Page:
On the north bank of the Thames, at the heart of London's Docklands, sits the ancient area of Wapping. The construction of docks at Wapping was completed in 1815, replacing many of the area's houses and wharves.
The Blitz of WWII devastated Wapping including extensive damage to the church of St Peter. Father Fox, the parish priest, campaigned vigorously to have the church restored, and the work was completed within four years. Wapping's children celebrated St Peter’s Day on June 29th, 1948, with a parade through the specially decorated streets.
Working on the docks was insecure and poorly paid for many. Although new modern housing was constructed to replace buildings lost in the War, poverty returned in the 1960s with the inexorable closure of the docks. The arrival of the global containerisation system relied on ships too large to navigate the Thames as far as Wapping.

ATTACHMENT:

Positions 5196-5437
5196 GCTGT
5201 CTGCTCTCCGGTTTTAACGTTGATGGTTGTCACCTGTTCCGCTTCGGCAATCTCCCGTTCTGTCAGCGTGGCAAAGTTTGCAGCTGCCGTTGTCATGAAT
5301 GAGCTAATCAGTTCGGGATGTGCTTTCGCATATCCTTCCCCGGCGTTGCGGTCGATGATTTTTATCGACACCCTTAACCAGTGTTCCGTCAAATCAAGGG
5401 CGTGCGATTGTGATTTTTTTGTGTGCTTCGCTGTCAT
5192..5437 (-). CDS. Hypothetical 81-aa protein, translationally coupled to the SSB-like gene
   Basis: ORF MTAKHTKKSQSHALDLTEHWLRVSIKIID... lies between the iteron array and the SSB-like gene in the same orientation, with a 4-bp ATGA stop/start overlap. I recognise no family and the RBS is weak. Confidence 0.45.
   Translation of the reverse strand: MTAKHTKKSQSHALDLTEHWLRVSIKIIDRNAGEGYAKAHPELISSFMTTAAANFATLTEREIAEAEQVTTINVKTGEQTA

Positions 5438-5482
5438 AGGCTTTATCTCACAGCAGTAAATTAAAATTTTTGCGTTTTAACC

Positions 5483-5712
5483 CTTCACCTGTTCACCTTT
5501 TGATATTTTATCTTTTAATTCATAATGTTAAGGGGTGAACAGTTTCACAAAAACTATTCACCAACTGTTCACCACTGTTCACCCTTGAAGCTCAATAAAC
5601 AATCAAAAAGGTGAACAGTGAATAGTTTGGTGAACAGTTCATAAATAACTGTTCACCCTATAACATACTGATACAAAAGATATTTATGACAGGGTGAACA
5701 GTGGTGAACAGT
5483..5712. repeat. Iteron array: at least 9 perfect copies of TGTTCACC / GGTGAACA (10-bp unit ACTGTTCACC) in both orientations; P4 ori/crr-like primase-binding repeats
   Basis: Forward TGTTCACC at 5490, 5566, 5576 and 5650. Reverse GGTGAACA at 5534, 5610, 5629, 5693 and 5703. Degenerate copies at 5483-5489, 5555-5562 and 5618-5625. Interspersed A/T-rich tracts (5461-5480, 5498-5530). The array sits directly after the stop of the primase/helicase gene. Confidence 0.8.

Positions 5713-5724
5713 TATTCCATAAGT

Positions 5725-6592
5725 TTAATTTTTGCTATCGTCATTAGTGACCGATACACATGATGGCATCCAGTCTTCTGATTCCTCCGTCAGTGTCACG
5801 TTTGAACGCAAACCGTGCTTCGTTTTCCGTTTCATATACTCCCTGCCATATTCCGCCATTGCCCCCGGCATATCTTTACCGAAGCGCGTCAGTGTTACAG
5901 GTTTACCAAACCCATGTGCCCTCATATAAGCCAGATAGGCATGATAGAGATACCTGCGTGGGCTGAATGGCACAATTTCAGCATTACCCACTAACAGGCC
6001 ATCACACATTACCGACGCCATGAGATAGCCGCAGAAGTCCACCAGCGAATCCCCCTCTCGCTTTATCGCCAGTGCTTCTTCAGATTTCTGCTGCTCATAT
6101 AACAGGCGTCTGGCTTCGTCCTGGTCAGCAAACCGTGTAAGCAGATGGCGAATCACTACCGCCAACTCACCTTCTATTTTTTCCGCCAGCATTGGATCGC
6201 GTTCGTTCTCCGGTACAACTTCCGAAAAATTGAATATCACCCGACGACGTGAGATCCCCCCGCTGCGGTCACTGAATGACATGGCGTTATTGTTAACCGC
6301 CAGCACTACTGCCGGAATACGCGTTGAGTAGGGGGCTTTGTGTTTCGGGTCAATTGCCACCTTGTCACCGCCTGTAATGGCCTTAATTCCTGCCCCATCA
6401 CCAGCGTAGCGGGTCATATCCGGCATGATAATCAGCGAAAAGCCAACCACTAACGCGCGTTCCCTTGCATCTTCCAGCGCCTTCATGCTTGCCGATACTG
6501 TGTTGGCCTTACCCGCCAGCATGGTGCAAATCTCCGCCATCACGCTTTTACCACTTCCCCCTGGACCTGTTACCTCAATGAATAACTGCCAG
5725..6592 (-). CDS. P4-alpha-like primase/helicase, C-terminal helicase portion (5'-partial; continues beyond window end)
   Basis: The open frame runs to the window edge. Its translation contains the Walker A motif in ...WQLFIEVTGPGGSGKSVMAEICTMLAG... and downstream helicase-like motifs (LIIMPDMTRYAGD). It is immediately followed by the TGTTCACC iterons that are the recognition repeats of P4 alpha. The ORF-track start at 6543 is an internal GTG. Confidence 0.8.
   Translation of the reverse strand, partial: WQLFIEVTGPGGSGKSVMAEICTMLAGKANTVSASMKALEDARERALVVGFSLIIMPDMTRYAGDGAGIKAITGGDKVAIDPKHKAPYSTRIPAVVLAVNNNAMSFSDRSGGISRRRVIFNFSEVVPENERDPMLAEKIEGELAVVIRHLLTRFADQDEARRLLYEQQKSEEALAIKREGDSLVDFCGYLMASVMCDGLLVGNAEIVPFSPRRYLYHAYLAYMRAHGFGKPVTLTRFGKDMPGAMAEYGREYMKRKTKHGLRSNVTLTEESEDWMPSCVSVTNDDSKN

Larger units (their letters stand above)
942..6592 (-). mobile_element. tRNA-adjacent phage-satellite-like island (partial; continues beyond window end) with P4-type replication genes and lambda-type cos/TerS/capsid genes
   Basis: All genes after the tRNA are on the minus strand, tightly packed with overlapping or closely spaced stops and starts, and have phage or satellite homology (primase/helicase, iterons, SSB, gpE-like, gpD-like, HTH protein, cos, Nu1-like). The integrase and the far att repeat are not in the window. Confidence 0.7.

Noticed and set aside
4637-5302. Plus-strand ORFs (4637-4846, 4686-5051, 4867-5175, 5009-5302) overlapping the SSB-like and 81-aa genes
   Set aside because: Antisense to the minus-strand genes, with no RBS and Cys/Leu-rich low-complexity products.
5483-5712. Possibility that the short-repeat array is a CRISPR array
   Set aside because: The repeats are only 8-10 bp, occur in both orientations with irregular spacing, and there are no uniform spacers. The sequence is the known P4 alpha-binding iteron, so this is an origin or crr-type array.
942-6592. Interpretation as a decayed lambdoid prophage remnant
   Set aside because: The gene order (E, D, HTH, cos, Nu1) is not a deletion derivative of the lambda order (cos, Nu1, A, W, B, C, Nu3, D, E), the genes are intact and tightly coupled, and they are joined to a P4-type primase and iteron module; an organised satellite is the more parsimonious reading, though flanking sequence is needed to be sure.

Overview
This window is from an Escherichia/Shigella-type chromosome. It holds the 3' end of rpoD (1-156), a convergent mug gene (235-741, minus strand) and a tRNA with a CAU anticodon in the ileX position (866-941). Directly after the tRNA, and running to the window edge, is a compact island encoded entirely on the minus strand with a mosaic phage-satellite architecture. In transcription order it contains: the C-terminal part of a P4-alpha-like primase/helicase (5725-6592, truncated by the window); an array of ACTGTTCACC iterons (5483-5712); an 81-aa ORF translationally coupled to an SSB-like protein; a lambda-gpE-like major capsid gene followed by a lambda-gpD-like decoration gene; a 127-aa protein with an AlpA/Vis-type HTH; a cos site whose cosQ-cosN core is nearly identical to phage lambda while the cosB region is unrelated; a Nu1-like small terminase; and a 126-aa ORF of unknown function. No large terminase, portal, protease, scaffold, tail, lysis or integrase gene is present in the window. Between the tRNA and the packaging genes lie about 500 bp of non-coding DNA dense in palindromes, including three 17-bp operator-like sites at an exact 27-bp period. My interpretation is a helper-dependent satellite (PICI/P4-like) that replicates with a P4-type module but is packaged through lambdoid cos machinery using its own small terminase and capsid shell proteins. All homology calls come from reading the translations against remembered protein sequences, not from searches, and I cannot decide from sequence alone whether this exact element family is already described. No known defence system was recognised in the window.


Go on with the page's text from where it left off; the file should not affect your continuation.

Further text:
A small number of physical features have survived both the 1815 redevelopment and the Blitz - the old steps down to the edge of the Thames, and the pub, 'The Prospect of Whitby', which backs onto the edge of the river. Today, the warehouses have become apartments.
Text and curation: Amanda Uren